So, I’m looking at this car, right. It’s a mess. Yeah, it’s not going anywhere. It looks like a spaghetti strainer. Holes everywhere. Big holes.

I’m thinking, “What’s up with this?”

I’m holding my rifle in my hands like Dudley Doright, all observant and such. I mean, I’m looking around wondering if somebody’s gonna put a round through my skull. Or maybe I’ll carelessly blow myself up.

Crap is strewn everywhere. Not benign crap. You step on this crap and you’ll go home in pieces if you’re lucky. No way. I’m keeping my pieces. Watch the crap. Look at the car. Watch the crap. Look at the car…

A giant Boom! shatters my ear drums every few minutes, but I don’t hunch down because I’m already hunched down and I don’t even realize it. I’m not moving, but I don’t realize I’m not moving or breathing because an AK47, or maybe two, I don’t know, keeps firing somewhere. Whoever’s firing those damn things stop for one damn minute!

I’m look at the car, well, cars now hundreds of them—with holes in them all, but a thunderous Boom! and a thick rising mushroom cloud ahead sobers the buzz, or tunnel vision, form messing my mind up further. I’m transfixed to the point that I fall down again, right on the crap. I’m doing a Fred Astaire routine trying to stay upright. I didn’t even see this stuff. Stupid! Stupid!

So I fall again. RPG rounds, grenades, and mines scatter everywhere. Some other explosive devices are packed in the sand. I’m lying there staring at some explosive device. I can’t tell if the pins are in those grenades. I’m holding my privates, a custom I quickly acquired in the combat zone. Henceforth see potential to be blown up, hold privates. I figured I’[d hang on to something.

I’m waiting for the lights to go out. Good night. One of the few sorry losers to get whacked in this war, this “Desert Storm,” or whatever you call it. I curse myself for being so stupid. I’ve been so careful all of these months. I’ve been three steps ahead all along. Now, I’m floating around in explosive crap wondering if this is it. K.I.A. – R.I.P., with maybe a little inscription saying, “Here lies Surefoot—the dumbass who kept stepping on explosives.”

I thrash about like a drowning man wanting air. I’m angry. I kick and sling explosive everywhere, but I don’t care. I’m sick of this crap, and I’m exhausted—hallucination tired is more like it. How many days have I been awake?

Damn, is my heart bleeding? I can’t hear myself breathing. I’m afraid, again. I know I’m not dead. I didn’t trigger any of the explosive devices even though knowing this means nothing. Is the pin in that grenade? I’ve got eight seconds, maybe, unless they shortened the fuses, then…I can’t concentrate with all those damn explosives rattling the ground. Who keeps doing that? Most of them are dead, right?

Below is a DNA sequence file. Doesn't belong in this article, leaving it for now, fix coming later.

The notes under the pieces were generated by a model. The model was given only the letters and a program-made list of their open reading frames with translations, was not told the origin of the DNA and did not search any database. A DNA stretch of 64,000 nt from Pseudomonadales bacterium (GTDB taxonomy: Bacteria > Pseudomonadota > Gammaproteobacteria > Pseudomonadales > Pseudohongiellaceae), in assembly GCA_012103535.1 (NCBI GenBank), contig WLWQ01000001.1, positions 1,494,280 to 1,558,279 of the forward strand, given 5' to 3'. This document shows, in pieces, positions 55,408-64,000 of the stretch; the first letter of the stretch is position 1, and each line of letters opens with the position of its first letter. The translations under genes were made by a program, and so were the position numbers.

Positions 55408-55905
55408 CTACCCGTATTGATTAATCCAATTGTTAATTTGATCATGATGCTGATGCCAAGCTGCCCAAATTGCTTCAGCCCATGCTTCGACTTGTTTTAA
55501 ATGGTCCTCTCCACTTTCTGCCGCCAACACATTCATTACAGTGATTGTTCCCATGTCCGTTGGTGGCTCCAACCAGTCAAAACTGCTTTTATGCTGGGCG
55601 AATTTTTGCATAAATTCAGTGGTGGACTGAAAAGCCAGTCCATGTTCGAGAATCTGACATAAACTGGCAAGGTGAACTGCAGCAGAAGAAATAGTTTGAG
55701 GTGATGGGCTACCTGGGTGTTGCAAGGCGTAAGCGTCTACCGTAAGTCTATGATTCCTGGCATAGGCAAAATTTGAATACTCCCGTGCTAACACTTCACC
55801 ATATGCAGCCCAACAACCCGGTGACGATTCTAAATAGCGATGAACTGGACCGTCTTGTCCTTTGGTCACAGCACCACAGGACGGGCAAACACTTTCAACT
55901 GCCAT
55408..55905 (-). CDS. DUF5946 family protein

The ones I see are fresh. No stench. They look like statues. Hello! Wake up already! But they don’t hear me. It’s hard to tell. Can’t you see me? The glazed eyes give it away, along with the gaping hole through the skull. I don’t want to end up like him.

I don’t like the burned ones, which reminds me of how happy I am that I discarded that hellish-looking Iraqi flame thrower I found earlier. It was fun for a minute, but I don’t need any fuel on my back when I catch a stray round (friend or foe) or fall down again in a pile of this crap I can’t seem to stop stumbling over. Did their entire army stop and dump every explosive device they had in their arsenal? Or maybe some of this crap is ours. Unexploded cluster bombs are nasty.

Damn, vehicles are everywhere. They were cruising northward leaving Kuwait talking about what they were gonna do with all the loot they stole. Or maybe they were talking about looking up an old girlfriend or something. Maybe they were sharing pictures of their kids, swapping funny stories about little Abdul or Hakim. The pictures don’t lie. I’m rifling through this dead guy’s pockets for some I.D. and the photos pop out. I don’t want to look but like some sick voyeur, I do. His I.D. card falls out, too. I wonder what they’re thinking right now. Is Momma wringing her hands while Daddy reassures everyone Abdul will be home soon. His last letter is read again.

“Yes, we will celebrate his bravery and good service—yes, we will celebrate,” they all say, I’m looking at this guy burnt crispy in places. The hero died with a scream on his lips. Where’s the glory? Where’s the honor? This ain’t Hollywood out here. If that’s heroism, I want no part of it.

They’re unaware that I’m hunched over him thinking of them and his dead carcass. They’ll never know what happened to him. They’ll never know me. Maybe his name will be inscribed on a wall somewhere in Baghdad. Probably not. Maybe his father will stand outside each night watching, hoping his son will return from down South, from that war, that damn war. Maybe he’ll curse Saddam, the Americans, his son—maybe even himself. He’ll think of his son every day and cry. No, pictures don’t lie. We’ll have that in common.